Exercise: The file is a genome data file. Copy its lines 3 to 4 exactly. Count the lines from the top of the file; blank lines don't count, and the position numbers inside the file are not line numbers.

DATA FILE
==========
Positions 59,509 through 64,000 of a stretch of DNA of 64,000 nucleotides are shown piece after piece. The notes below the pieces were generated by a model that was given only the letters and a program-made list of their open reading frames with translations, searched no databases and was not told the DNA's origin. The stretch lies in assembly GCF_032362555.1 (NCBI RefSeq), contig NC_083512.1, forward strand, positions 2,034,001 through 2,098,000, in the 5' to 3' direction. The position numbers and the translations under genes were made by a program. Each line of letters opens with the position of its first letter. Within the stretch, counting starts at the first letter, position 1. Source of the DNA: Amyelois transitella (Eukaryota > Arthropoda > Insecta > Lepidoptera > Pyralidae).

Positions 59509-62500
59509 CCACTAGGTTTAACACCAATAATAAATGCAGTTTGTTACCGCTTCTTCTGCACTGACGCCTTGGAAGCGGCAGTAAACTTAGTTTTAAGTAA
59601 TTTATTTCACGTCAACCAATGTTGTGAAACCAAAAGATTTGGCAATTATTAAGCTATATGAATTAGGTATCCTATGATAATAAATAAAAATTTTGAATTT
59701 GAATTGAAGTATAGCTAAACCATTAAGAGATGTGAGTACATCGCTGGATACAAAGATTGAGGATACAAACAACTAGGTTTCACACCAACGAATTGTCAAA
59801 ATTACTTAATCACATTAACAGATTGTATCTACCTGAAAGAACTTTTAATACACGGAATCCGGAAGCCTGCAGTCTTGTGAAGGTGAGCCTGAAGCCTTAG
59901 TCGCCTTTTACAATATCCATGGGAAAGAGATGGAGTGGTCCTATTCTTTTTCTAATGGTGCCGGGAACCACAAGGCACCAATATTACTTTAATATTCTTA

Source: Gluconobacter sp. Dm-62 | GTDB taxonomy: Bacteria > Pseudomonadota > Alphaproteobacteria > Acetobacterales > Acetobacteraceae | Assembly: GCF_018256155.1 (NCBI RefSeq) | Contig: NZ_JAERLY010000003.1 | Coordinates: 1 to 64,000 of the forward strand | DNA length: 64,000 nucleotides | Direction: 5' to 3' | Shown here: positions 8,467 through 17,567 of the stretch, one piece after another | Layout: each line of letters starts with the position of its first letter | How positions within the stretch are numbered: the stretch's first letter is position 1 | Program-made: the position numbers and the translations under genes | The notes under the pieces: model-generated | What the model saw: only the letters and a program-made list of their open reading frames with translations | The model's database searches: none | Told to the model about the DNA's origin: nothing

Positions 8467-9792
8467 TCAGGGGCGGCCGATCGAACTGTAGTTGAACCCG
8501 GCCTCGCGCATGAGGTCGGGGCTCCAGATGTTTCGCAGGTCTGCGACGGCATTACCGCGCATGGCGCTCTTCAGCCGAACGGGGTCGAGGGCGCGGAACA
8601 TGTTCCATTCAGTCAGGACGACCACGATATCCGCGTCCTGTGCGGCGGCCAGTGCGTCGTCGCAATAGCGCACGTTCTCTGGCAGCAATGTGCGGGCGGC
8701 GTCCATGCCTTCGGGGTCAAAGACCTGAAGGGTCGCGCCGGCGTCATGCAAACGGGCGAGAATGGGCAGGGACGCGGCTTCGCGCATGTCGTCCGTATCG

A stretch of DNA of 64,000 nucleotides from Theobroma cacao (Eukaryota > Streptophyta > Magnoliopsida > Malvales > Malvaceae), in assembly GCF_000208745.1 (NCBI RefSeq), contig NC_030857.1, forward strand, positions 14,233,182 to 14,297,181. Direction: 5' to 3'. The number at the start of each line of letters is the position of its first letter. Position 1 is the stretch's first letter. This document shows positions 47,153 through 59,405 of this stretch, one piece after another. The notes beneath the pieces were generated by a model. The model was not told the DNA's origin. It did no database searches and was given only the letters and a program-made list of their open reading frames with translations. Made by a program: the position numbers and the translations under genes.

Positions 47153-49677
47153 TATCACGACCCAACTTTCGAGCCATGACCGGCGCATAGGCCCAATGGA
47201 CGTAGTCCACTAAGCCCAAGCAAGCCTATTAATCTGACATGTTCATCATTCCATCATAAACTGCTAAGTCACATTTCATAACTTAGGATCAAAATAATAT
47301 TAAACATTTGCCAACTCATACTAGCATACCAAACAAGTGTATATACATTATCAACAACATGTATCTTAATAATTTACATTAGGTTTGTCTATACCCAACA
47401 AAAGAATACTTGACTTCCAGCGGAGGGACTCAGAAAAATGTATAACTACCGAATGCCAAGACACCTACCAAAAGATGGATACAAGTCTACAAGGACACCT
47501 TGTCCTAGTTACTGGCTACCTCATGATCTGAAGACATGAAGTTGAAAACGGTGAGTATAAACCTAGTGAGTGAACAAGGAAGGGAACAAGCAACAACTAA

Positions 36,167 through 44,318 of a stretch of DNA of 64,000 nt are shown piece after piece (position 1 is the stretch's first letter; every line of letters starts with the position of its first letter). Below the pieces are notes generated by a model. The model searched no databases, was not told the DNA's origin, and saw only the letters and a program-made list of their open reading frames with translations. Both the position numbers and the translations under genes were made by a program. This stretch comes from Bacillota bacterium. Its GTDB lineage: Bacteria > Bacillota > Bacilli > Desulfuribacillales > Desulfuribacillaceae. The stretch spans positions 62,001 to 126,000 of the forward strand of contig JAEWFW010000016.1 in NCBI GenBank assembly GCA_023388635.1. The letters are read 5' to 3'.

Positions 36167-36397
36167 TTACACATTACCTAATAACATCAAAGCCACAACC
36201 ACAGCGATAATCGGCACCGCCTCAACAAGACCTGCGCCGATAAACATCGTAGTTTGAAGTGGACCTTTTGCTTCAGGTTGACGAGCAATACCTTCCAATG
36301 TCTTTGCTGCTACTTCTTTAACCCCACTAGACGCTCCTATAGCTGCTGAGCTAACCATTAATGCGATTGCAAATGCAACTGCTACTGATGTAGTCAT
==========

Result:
59509 CCACTAGGTTTAACACCAATAATAAATGCAGTTTGTTACCGCTTCTTCTGCACTGACGCCTTGGAAGCGGCAGTAAACTTAGTTTTAAGTAA
59601 TTTATTTCACGTCAACCAATGTTGTGAAACCAAAAGATTTGGCAATTATTAAGCTATATGAATTAGGTATCCTATGATAATAAATAAAAATTTTGAATTT